But, he said, what do we have here in the U.S. instead? "Seems like tax madness," he said, "hence Business Roundtable's 'tax madness' campaign to point out the competitive folly of having the world's highest rate."

Incidentally, state corporate taxes are added onto the federal tax. In fact, Florida is one of the few states this year to reduce its corporate income tax. Though Gov. Rick Scott was forced to settle for a much smaller cut than he wanted, this year's change will reduce the number of Florida businesses that have to pay the tax by increasing the amount of income exempt from $25,000 to $50,000.



Reach Nancy Smith at nsmith@sunshinestatenews.com or at (850) 727-0859.






Comments (8)

Groscoe
2:55PM APR 25TH 2012
Take away all loopholes and make it !5%.....then watch what happens!
Pat Galbraith
6:23AM APR 3RD 2012
A bit of heresy coming. Corporation, businesses of any kind, do not now pay, nor have they ever paid, taxes. Ludicrous? Think. For a business to have any funds to pay for anything, rent, wages, utilities and those taxes, first they must sell goods or services. And to who do they sell? Customers. And what are customers? Look in a mirror. You and I pay those taxes - the ones you see and a myriad of taxes hidden in the price of everything you buy. And this should really make you warm ad cuddly. You now get to pay sales tax on the taxes you just paid. Think about it.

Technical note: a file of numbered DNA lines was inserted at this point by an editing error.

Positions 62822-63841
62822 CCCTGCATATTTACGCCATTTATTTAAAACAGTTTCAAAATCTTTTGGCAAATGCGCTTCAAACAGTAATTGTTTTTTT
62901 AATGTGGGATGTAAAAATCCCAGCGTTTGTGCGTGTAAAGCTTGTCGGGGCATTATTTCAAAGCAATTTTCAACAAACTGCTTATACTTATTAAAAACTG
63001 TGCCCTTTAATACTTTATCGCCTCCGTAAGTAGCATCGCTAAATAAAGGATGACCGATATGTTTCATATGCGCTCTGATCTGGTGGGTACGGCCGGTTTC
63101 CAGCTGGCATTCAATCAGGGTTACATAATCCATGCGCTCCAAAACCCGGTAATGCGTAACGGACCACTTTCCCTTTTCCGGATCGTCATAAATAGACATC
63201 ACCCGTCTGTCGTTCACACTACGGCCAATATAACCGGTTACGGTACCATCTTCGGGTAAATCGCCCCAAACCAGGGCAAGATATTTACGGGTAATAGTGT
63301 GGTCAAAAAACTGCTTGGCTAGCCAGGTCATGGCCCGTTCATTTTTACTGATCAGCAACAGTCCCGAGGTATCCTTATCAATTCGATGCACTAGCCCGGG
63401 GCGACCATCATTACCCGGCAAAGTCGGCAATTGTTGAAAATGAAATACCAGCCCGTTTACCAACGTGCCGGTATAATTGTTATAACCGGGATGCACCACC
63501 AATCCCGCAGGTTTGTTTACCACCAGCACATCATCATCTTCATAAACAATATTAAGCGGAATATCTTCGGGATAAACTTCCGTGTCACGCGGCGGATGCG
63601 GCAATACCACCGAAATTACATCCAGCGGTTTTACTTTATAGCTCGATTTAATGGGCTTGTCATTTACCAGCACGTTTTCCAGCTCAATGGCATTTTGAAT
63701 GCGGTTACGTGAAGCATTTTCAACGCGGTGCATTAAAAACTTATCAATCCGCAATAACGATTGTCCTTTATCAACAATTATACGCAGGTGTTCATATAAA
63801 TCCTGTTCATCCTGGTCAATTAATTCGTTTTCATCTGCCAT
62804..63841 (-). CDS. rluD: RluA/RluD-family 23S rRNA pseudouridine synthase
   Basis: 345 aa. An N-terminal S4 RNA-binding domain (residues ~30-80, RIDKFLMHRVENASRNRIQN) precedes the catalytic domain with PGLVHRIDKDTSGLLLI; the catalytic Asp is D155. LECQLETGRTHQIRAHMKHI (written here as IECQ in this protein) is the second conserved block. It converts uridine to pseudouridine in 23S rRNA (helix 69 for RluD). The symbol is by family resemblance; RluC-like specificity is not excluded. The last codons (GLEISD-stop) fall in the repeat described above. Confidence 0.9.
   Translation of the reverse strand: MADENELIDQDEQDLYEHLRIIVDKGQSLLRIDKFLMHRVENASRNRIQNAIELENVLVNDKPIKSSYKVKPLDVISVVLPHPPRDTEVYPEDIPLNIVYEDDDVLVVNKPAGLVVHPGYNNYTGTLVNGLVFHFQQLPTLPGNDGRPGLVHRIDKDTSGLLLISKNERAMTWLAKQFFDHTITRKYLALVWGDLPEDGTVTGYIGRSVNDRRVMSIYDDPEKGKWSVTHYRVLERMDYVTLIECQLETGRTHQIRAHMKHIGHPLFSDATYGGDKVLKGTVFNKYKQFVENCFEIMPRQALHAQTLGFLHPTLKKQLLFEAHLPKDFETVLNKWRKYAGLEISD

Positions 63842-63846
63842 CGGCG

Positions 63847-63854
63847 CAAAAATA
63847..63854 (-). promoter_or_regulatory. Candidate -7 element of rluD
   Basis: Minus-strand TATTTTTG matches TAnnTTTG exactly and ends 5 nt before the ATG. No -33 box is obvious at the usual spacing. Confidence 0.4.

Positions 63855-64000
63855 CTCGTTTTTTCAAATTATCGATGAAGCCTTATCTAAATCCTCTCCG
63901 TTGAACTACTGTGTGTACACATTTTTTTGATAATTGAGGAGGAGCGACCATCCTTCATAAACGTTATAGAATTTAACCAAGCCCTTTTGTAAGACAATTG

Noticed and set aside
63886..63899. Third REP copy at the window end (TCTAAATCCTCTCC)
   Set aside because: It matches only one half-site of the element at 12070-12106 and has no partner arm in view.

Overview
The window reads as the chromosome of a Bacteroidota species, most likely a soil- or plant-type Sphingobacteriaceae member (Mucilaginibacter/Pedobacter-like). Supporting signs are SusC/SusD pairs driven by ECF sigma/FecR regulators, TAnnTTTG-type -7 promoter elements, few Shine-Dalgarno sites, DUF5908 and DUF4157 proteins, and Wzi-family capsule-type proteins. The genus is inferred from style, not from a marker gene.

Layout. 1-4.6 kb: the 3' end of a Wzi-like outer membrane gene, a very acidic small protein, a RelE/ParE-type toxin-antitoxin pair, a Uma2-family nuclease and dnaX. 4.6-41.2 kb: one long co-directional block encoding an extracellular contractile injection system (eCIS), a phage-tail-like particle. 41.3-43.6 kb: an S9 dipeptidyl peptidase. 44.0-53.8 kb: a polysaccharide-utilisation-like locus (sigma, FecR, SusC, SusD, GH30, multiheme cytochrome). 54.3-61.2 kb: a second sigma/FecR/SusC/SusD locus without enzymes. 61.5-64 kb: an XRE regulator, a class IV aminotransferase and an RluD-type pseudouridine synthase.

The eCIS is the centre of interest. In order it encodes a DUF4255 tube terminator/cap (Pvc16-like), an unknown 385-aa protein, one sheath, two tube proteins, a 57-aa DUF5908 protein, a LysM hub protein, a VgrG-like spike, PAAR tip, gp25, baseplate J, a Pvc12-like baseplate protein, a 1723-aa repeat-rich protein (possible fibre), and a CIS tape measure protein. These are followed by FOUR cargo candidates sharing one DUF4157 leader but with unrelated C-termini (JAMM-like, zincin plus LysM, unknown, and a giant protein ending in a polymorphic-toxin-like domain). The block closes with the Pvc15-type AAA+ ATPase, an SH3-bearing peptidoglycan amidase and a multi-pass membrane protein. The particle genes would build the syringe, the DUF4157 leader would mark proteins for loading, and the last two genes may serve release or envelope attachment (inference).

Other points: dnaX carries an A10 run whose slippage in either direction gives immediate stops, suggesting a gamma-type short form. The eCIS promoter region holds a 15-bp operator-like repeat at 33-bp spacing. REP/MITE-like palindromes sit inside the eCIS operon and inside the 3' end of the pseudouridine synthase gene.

The solution - obvious to DC - is to increase those taxes. Instead, consider a system where there would be no - NO - deductions. Consider the FairTax.
Tragic Consequences
12:24AM APR 3RD 2012
Nancy, you are being disingenuous and you know it. You know several large US corps, like GE, pay NO tax, ZERO. According to Yahoo finance, "Last year, 19 of the 30 companies in the Dow Jones Industrial Average paid an effective tax rate below the 28% level President Obama has proposed, Reuters reports.